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Unlike the actual cuckoo – only with us in the summer – the Cuckoo Trail, an off road surfaced 14 mile Sussex cycle, riding and walking route, has things to offer all year round.

This picturesque trail follows the former ‘Cuckoo Line’ railway track and stretches from Heathfield to Eastbourne Park. It passes through Horam, Hailsham and Polegate. Gentle gradients and a sealed surface along the whole route, makes the Cuckoo Trail usable in all weathers, by all users, and the trail forms part of the National Cycle Network in East Sussex.

Enhancing the Cuckoo Trail

We have been contacted by Hailsham Active, to support their  campaign for walking and cycling infrastructure within any new proposed housing estates.  South Wealden  is planning  on building 13,000 homes in the Hailsham and Willingdon area and the current walking and cycling strategy has a plan that does not include these estates and many of these sites are not within the 2016 Local Plan. To remedy this and try to ensure that the importance of the Cuckoo Trail is recognised and supported, a petition has been put together:

We the undersigned petition the Council to Ensure that the Cuckoo Trail is developed, extended and protected as the main “traffic free” route in South Wealden.

Much of the current ESCC planning for walking and cycling revolves around 5 year strategies and plans. Routes therefore reflect the priorities of a few years ago when many of the new housing developments were unknown. In the current planning climate, where sites that are not even in the Wealden Local Plan are being considered, the approach must be much more proactive. The possibility of more than 10,000 additional houses in South Wealden requires that clear guidance is given to developers.

This early guidance to developers, especially in the Hailsham area, should include:-

1) The Cuckoo Trail is the main north-south “traffic free” route in the South Wealden area and must be both protected and enhanced. It is part of the National Cycle Route 21 from London to Eastbourne and has a direct route into the centre of Hailsham.

2) Developments should, where possible, include a “traffic free” pedestrian and cycle link to the Cuckoo Trail. Ideally sites should also have a “traffic free” route around the edge of the site as part of this wider network.

3) New estates should provide healthy more direct routes, away from main roads, for pedestrians and cyclists and provide permeability between estates, shops, community resources and schools. This will encourage exercise and a healthier population.

If you would like to support this petition by adding your name, click HERE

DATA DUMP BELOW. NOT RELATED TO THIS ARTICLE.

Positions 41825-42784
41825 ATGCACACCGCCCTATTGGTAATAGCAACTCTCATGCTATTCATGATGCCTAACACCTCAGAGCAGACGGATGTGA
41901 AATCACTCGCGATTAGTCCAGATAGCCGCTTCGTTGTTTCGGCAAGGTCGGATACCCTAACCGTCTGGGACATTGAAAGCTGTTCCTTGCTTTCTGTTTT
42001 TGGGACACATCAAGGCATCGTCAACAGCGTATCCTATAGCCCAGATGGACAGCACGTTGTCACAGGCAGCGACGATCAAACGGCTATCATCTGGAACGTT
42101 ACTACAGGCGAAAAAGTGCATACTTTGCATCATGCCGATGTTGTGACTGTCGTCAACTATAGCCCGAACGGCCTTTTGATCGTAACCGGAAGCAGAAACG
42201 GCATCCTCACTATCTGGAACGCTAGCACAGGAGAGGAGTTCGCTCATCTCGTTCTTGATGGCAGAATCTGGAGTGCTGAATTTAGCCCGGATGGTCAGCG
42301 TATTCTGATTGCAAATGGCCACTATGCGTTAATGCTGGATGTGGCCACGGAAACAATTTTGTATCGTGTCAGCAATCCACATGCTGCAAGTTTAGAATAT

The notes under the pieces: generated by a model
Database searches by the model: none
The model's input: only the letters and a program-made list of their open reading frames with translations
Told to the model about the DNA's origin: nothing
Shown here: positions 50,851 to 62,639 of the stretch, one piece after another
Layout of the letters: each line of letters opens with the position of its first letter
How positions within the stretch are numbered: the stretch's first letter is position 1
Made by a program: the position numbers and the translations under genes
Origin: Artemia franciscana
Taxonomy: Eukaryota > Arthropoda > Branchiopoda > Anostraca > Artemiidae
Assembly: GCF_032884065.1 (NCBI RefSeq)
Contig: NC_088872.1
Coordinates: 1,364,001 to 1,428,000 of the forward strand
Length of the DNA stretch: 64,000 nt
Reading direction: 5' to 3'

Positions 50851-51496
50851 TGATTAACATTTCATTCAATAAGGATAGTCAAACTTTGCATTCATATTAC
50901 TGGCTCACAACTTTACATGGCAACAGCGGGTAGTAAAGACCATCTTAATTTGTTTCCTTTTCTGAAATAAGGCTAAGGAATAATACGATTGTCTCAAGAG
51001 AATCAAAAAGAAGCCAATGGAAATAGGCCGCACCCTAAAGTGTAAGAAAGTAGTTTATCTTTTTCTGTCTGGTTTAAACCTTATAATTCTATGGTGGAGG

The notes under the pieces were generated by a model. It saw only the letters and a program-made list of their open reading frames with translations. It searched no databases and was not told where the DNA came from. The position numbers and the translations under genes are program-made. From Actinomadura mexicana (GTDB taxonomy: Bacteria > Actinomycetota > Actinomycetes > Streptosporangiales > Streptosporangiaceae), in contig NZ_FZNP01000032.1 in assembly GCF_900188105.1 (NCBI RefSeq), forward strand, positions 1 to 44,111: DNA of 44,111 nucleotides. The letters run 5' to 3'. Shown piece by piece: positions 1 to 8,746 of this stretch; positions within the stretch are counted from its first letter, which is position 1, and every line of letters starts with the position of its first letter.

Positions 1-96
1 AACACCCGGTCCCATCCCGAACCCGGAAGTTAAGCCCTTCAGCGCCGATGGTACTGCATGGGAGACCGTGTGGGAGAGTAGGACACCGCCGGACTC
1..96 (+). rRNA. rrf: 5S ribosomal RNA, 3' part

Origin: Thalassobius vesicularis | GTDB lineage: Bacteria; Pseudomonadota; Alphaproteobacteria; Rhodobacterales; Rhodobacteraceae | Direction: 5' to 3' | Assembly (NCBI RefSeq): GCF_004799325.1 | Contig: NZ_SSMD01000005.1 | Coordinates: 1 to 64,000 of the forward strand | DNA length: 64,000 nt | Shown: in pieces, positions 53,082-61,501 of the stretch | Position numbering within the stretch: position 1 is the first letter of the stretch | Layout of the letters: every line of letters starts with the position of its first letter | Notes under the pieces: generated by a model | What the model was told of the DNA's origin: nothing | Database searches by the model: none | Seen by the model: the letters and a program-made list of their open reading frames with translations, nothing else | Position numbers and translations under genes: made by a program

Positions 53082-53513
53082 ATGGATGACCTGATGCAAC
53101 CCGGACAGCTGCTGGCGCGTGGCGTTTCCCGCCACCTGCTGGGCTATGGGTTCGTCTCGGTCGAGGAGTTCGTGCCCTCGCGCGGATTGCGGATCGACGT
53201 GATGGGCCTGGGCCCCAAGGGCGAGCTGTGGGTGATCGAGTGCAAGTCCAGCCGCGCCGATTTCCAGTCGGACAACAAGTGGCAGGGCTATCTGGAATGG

If you would like to know more about the Cuckoo Trail see the East Sussex website HERE

For maps of the trail, click HERE and HERE

Cuckoo Trail cycling   Cuckoo Trail walking  The Cuckoo Trail

Fire and Fruit

Autumn Equinox is upon us and the nights will be getting longer…but along with shorter days and chillier times, this season also brings two of our best local group rides – courtesy of Brighton BikeTrain.

Starting with the celebration of the humble apple, which gets bigger and fuller each year, BikeTrain to Apple Day at Stanmer Park takes place on  Sunday October 2nd, with two scheduled rides leaving the Level at 11am and noon.

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The next ride is the huge BikeTrain to the Lewes Bonfire celebrations on November 5th.  BikeTrain is an entirely voluntary group, dependent completely on people coming out to help. If anyone is free to lend a hand at either of these events, here is a note from Duncan – the group co-ordinator – explaing what they need:

With Lewes Bonfire being on a Saturday – and coinciding with a Southern Rail rail strike – it has the potential to be a huge with 500+ riders.  Last year we did an amazing job of pushing it to a new level by using the A27 dual carriageway. The challenge will be to do that again on a bigger scale and with two rides there instead on one. It will really help to have enough of us involved with experience from last year.
We will also need a Bike Train Station on the Level (a marquee with tools, lights information and a base for sound systems)   from about 2pm to 5pm. We could do with some people who are not coming on the ride but can help with that. Any offers?

For Apple Day, in addition to the rides,  we will be running a Bike Cafe and a bike parking area throughout the day (10am – 5pm)
The Apple Day ride will be a good opportunity to give some new ride marshals a bit of experience prior to Bonfire.

bonfire-biketrain-poster-nov2016-2If you can help in any way, contact Duncan on 07944 152607 or find the group on Facebook

Improve Elm Grove – Petition

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Back in July, following an incident where a cyclist was hit and injured by a left turning lorry at the Brighton Elm grove junction, local resident Dani Ahrens felt something needed to be done and put together a petition calling for a junction review at this spot. For more on this, look HERE.

The petition has so far gathered 200+ signatures and will be submitted to the council Transport and Environment Committee in October. Signatures can still be added until September 29th – to do so, look HERE.

To outline just how hazardous the current junction layout is, a new flyer has been put together detailing past incidents. See above and below for details or download a copy HERE

As we noted back in July,Brighton & Hove City Council has committed itself to supporting the  Space For Cycling Campaign  which includes support for:

  1. Protected space on main roads and junctions
  2. Removing through motor traffic in residential areas
  3. Lower speed limits
  4. Cycle-friendly town centres
  5. Safe routes to school
  6. Routes through green spaces

We very much hope that the council is willing to live up to this commitment and to have another look at this junction with a view to making it safe for all.